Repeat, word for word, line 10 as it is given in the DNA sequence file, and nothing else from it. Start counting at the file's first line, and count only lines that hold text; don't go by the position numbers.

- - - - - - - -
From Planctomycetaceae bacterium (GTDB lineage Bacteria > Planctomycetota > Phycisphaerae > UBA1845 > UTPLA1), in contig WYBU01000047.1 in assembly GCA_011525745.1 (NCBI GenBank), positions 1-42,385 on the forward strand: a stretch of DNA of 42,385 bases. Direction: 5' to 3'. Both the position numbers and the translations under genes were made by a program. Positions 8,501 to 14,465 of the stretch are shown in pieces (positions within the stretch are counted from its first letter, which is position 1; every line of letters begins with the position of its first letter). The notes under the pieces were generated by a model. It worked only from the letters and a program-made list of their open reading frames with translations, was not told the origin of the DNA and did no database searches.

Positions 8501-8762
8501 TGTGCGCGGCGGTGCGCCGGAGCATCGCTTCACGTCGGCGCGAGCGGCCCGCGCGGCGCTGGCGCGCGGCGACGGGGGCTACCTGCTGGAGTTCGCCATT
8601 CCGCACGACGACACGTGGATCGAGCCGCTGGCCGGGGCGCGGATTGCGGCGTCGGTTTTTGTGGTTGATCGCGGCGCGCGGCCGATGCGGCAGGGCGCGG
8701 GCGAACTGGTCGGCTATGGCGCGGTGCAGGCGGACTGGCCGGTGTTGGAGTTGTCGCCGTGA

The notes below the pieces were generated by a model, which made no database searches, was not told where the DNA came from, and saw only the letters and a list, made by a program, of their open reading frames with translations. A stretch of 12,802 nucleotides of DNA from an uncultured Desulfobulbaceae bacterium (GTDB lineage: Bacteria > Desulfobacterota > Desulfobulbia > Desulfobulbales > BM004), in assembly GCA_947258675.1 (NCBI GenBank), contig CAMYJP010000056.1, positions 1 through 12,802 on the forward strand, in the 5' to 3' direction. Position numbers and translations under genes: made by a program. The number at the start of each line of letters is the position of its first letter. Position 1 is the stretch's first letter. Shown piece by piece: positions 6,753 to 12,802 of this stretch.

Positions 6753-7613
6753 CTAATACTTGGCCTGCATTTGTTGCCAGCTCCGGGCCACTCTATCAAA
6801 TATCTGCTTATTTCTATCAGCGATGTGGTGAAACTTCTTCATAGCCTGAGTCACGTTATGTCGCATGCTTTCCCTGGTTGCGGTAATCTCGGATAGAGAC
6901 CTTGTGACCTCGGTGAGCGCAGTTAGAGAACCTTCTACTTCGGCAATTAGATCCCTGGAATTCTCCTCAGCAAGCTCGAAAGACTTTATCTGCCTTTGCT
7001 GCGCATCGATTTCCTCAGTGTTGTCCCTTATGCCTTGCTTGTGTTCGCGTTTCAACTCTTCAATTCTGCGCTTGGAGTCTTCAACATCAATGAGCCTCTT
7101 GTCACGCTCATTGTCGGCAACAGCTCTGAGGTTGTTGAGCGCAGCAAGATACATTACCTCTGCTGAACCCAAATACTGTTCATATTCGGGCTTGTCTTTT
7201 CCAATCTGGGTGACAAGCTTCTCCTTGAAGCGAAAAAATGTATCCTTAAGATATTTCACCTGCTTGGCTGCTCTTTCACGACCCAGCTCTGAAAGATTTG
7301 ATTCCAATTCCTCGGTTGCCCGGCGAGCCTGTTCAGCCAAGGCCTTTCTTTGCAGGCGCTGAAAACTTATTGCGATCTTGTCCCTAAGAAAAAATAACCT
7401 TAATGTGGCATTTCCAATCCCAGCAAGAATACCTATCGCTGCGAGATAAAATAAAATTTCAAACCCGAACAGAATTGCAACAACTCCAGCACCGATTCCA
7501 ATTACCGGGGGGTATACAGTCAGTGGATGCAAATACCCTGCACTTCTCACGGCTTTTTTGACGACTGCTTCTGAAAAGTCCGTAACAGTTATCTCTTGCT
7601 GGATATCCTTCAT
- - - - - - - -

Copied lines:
6901 CTTGTGACCTCGGTGAGCGCAGTTAGAGAACCTTCTACTTCGGCAATTAGATCCCTGGAATTCTCCTCAGCAAGCTCGAAAGACTTTATCTGCCTTTGCT